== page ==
Grant Triplow is 43 and describes his build as athletic. He is 178cm tall and weighs 90kg. His hair and eyes are dark brown and he has olive skin.
These facts, without his name attached, along with his occupation and medical history are how he will first be encountered by clients of a sort - clients sizing up his reproductive powers.
Mr Triplow is a sperm donor - a good one according to a medical assessment of his sperm's motility and quantity.
"I was told it's strong and the count is quite high."
He has Maori ancestry and this may be his most attractive feature, given that amid a shortage of sperm donors overall, the scarcity is most acute for women and couples who want a Maori, Pasifika or Asian donor.
An Aucklander, Mr Triplow said he had thought of becoming a donor for many years and, as a press photographer in Britain, met couples struggling with infertility and going through IVF treatment.
"Having met so many people that have found it hard to [conceive] I thought, why not?
"When I came back to New Zealand, a lesbian couple I know, they were looking for a donor. I was asked and said yip."
He made his first donation last year through Fertility Associates' Auckland clinic and the couple are now expecting a baby.
"They are a mixed race couple which is why they were looking for a mixed-race man."
They want Mr Triplow to be like an uncle to their child.
"I said 'That's fine; if you think that's best, I'm happy to do that'. It's a bit more than what I anticipated but that's what they see is best for the child. Because we have mutual friends, I'm going to see them socially."
After his personal donation for the couple, Mr Triplow became a general donor on the clinic's books, involving around eight to 10 visits to donate sperm.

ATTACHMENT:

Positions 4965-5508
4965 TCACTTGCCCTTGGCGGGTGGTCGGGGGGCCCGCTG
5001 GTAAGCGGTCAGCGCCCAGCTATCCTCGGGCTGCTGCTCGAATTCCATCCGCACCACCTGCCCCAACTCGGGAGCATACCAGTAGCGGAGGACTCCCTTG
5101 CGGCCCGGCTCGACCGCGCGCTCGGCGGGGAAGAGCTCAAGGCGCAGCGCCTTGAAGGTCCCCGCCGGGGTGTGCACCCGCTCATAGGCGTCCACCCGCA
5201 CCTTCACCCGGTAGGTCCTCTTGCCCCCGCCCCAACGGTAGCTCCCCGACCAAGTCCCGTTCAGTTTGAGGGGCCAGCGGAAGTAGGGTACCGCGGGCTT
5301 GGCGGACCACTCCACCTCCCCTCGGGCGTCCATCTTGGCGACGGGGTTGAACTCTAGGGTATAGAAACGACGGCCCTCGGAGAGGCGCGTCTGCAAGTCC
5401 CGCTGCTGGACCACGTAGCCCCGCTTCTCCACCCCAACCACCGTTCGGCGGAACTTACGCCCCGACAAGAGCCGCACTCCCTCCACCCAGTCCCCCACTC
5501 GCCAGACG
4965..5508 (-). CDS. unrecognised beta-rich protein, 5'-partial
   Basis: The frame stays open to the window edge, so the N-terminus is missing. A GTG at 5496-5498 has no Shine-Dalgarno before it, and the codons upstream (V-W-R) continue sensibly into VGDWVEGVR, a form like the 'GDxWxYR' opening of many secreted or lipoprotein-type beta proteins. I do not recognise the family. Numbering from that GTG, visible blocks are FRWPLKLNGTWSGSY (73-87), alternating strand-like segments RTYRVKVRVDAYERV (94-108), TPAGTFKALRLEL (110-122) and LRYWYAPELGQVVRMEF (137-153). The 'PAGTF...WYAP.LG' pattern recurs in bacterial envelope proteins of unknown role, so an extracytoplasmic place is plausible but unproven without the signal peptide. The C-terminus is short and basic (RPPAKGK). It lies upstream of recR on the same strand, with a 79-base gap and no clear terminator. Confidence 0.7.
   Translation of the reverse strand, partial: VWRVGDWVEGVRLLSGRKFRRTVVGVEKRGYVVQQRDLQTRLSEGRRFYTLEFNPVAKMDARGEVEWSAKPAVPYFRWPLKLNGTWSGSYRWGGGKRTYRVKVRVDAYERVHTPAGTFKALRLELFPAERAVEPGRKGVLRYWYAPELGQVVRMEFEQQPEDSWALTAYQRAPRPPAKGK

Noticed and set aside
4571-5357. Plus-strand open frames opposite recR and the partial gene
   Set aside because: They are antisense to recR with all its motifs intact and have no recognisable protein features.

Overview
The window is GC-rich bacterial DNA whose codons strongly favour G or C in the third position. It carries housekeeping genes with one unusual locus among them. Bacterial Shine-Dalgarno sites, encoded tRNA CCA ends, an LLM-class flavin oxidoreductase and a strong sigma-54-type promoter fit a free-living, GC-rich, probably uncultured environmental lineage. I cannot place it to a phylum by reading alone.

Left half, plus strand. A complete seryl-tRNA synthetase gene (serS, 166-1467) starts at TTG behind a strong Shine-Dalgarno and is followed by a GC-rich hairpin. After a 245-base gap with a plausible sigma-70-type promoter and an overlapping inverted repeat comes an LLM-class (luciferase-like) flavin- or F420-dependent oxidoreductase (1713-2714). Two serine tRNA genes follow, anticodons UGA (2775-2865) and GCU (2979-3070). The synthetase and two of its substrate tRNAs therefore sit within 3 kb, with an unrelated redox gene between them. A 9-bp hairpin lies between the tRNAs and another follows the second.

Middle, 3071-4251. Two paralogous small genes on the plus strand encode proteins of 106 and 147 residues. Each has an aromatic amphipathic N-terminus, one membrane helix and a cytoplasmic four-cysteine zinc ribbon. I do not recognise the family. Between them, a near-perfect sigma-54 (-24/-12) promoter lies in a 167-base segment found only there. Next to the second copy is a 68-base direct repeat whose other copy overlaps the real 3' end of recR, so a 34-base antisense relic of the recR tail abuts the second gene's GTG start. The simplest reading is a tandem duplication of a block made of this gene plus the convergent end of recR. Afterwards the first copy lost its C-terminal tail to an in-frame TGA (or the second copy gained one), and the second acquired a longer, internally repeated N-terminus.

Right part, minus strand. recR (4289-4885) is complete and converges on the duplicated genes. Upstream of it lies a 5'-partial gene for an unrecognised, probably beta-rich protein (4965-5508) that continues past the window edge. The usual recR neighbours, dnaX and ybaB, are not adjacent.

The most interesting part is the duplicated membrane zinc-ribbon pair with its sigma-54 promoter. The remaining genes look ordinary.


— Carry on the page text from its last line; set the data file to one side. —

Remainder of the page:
He will soon have his final medical screening blood test timed to coincide with the end of his frozen donations' six months' quarantine. As with his first donation, he is relaxed about any future offspring meeting him if their families decide that's best for the child.
How does he feel about possibly becoming the biological father of up to 10 children in five families?
"It doesn't faze me at all and for me it's not about ego.
"I'm not the one nurturing them, I'm not there."
He hopes to have children himself but is single - "recently single". His decision to become a donor was at first a source of conflict in the relationship.
"She finally saw my reasoning, plus she didn't want to have children with me anyway."
His siblings were happy with his decision, but his mother, father and stepmother, had reservations.
"[My mother] is from the generation where she's, 'Okay, but I would prefer it was my grandchild so I can look after him'."
Mr Triplow acknowledges there is potential for embarrassment in being a sperm donor - "you get ushered into a room, there's some magazines" - but says the clinic staff "were amazing, it's quite a lovely process there, they completely understand".
But what's it like to know your vital statistics are being weighed up by unknown patients?
"Maybe it's like shopping for a new Mac. It's just the way it is."
Openness the policy for this family
When Honor Braid turns 18, she may be able to learn the name of the donor who anonymously helped to make her. Honor, now 8, was created from donor insemination.
Her mother, Yem Braid, said she had not made a secret among friends, family and Honor's school of having relied on a fertility clinic donor whom she had never met. She was open, especially with Honor, to the extent appropriate for her age, about her not having a father in the usual sense of the word.
"We haven't done the birds and the bees. Maybe when that happens I will be able to better explain it to her.
"I have told her that she doesn't have a real dad like her friends do. And she knows she was conceived with the help of the hospital [Fertility Associates' Auckland clinic].
"She knows when she's 18 she's allowed to see or find out who the man was who has helped to make her."
But that will depend on the man's willingness to be identified.
Fertility clinic donors who provided sperm, eggs or embryos on or after August 22, 2005 are listed on a Government register, as are the resulting children. For earlier donations, registration is voluntary, although Fertility Associates has long encouraged openness and says a degree of managed contact, typically sending letters and sharing photos, is fairly common between donors and recipient families.